The red-hot housing market is leading the economic recovery

by Pierre G. Villere

As I approach five decades of practicing in the investment banking world, one truism that has been consistent is that housing always leads us out of recessions. As a matter of fact, the housing industry serves as a source of strength during an economic recovery, as has been the case in nearly every recession over the past five decades. In most economic recessions, declining interest rates lead to homebuying and homebuilding, which then lead to spending on consumer goods.

In a typical year, residential construction makes up 4 percent of GDP. However, construction contributed an average of 18 percent growth in the GDP in each year following a recession from 1970 until the Great Recession. After the Great Recession, home building made up more than its typical share, rising 2 percentage points. One of the main differences between the housing market leading into the Great Recession and the market today is that prior to 2008, we had a substantial overhang of distressed and foreclosed properties which needed to be absorbed before housing construction could be a driver of recovery.

Earlier this year, the housing market was in tight supply and suffered low vacancies, as vacancy rates and for-sale inventory rates were lower than they had been in years. And now, that momentum has accelerated further, and indicators from a variety of sources point to one of the strongest housing markets in history.

The National Association of Homebuilders reports that builder confidence in the market for newly-built, single-family homes increased five points to hit an all-time high of 83 in September, according to the latest NAHB/Wells Fargo Housing Market Index (HMI). The previous highest reading of 78 in the 35-year history of the series was set last month, and also matched December 1998.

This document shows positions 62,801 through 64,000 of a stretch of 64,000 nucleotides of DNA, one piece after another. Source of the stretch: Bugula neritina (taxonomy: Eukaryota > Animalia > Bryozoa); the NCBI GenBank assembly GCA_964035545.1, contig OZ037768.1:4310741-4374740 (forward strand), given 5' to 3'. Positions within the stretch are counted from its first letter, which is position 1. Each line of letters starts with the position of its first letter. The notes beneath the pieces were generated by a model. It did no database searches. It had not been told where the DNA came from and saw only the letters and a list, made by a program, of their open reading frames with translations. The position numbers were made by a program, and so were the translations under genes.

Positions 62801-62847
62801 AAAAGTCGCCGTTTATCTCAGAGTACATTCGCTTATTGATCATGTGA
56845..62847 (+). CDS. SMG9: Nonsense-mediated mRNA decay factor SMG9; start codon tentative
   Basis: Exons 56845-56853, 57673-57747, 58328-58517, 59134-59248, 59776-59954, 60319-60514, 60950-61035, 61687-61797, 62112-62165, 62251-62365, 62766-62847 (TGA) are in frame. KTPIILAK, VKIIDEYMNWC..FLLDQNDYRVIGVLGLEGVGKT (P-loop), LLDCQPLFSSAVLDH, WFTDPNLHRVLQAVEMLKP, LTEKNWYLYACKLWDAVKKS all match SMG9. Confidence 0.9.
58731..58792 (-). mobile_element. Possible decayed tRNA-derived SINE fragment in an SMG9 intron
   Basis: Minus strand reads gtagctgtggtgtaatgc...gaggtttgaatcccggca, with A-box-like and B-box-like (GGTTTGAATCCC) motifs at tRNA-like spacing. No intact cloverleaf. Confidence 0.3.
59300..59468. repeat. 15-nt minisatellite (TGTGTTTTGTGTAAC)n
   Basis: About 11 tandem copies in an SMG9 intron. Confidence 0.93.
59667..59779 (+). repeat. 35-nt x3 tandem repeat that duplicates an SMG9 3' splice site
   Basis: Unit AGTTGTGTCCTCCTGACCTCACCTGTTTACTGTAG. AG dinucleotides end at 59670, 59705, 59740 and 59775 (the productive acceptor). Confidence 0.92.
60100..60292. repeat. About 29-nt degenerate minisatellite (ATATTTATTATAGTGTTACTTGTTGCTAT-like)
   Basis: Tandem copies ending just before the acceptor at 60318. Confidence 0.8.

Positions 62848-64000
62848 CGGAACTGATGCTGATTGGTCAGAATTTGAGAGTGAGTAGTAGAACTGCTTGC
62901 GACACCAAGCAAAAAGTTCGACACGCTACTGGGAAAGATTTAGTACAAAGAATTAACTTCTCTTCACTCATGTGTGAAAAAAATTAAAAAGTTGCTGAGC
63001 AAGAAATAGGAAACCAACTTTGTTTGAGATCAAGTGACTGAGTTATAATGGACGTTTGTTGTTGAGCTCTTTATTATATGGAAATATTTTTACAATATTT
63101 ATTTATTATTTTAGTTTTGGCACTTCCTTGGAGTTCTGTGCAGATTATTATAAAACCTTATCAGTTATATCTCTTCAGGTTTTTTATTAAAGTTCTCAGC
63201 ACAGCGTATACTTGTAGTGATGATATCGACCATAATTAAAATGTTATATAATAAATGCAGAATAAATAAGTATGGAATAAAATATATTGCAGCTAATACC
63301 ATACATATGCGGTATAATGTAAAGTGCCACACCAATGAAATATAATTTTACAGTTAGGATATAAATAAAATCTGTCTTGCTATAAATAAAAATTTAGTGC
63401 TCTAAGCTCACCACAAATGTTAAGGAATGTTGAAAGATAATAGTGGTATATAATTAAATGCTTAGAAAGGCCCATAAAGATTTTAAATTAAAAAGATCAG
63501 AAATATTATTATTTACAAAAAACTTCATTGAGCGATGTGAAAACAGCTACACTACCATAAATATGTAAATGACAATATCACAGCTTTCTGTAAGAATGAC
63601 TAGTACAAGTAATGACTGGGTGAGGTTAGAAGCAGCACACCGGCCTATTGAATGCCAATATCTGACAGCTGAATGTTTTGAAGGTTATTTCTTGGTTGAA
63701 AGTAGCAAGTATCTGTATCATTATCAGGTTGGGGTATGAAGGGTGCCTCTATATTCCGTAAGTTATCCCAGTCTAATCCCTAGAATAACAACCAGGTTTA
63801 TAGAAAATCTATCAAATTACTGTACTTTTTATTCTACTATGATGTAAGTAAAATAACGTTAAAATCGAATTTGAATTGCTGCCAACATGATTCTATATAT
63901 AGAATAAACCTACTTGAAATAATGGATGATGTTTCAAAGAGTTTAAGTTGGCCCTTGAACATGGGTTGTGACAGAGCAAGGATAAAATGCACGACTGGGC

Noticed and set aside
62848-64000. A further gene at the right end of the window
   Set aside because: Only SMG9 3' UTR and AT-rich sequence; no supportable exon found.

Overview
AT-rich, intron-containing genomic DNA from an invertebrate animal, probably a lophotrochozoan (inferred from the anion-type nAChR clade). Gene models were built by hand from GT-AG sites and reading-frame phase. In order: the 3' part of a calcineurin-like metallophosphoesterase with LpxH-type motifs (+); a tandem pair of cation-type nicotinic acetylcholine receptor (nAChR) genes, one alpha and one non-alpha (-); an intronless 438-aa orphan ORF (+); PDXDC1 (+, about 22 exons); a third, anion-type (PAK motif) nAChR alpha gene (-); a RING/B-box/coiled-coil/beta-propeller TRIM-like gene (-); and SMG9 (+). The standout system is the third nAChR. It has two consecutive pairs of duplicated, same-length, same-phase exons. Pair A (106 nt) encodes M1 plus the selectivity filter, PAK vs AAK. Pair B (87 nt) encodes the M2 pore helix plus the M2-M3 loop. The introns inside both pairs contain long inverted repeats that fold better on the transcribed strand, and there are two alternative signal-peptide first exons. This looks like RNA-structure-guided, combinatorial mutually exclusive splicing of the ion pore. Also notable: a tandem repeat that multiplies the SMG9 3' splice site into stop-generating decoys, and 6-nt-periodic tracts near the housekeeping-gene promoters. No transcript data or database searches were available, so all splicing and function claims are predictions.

All the HMI sub-indices also posted their highest readings ever in September. The HMI index gauging current sales conditions rose four points to 88, the component measuring sales expectations in the next six months increased six points to 84, and the measure charting traffic of prospective buyers posted a nine-point gain to 73. The HMI measures builder perceptions of current single-family home sales and sales expectations based on a monthly NAHB survey. As I have explained many times in the past, scores across three components—current single-family home sales, sales expectations for the next six months, and traffic of prospective buyers—are used to calculate a seasonally adjusted index where any number above 50 indicates that more builders view industry conditions as good rather than poor.

Historic traffic numbers have builders seeing positive market conditions, despite the soaring price of lumber, up more than 170 percent since mid-April and adding more than $16,000 to the price of a typical new single-family home. Nevertheless, traffic remains strong even as many builders are passing along these increases.

The traffic numbers have rubbed off on builder confidence, which is bolstered by actual data; new single-family home sales surged in August, as housing demand was supported by the lowest mortgage rates in history, a renewed consumer focus on the importance of housing, and rising demand in lower-density areas like suburbs and exurbs. The U.S. Census Bureau and HUD estimated new home sales in August at a 1.01 million seasonally adjusted annual pace, an approximate 4.8 percent gain over a revised July rate of 965,000 and 43.2 percent above the August 2019 estimate of 706,000. This is the strongest seasonally adjusted annual rate since September 2006.

The momentum and sheer force of this housing boom, one of the strongest in history, is an important part of keeping the concrete industry stable, and will lead many producers to steady volumes and profits.

Pierre G. Villere serves as president and senior managing partner of Allen-Villere Partners, an investment banking firm with a national practice in the construction materials industry that specializes in mergers & acquisitions. He has a career spanning almost five decades, and volunteers his time to educating the industry as a regular columnist in publications and through presentations at numerous industry events. Contact Pierre via email at [email protected]. Follow him on Twitter – @allenvillere.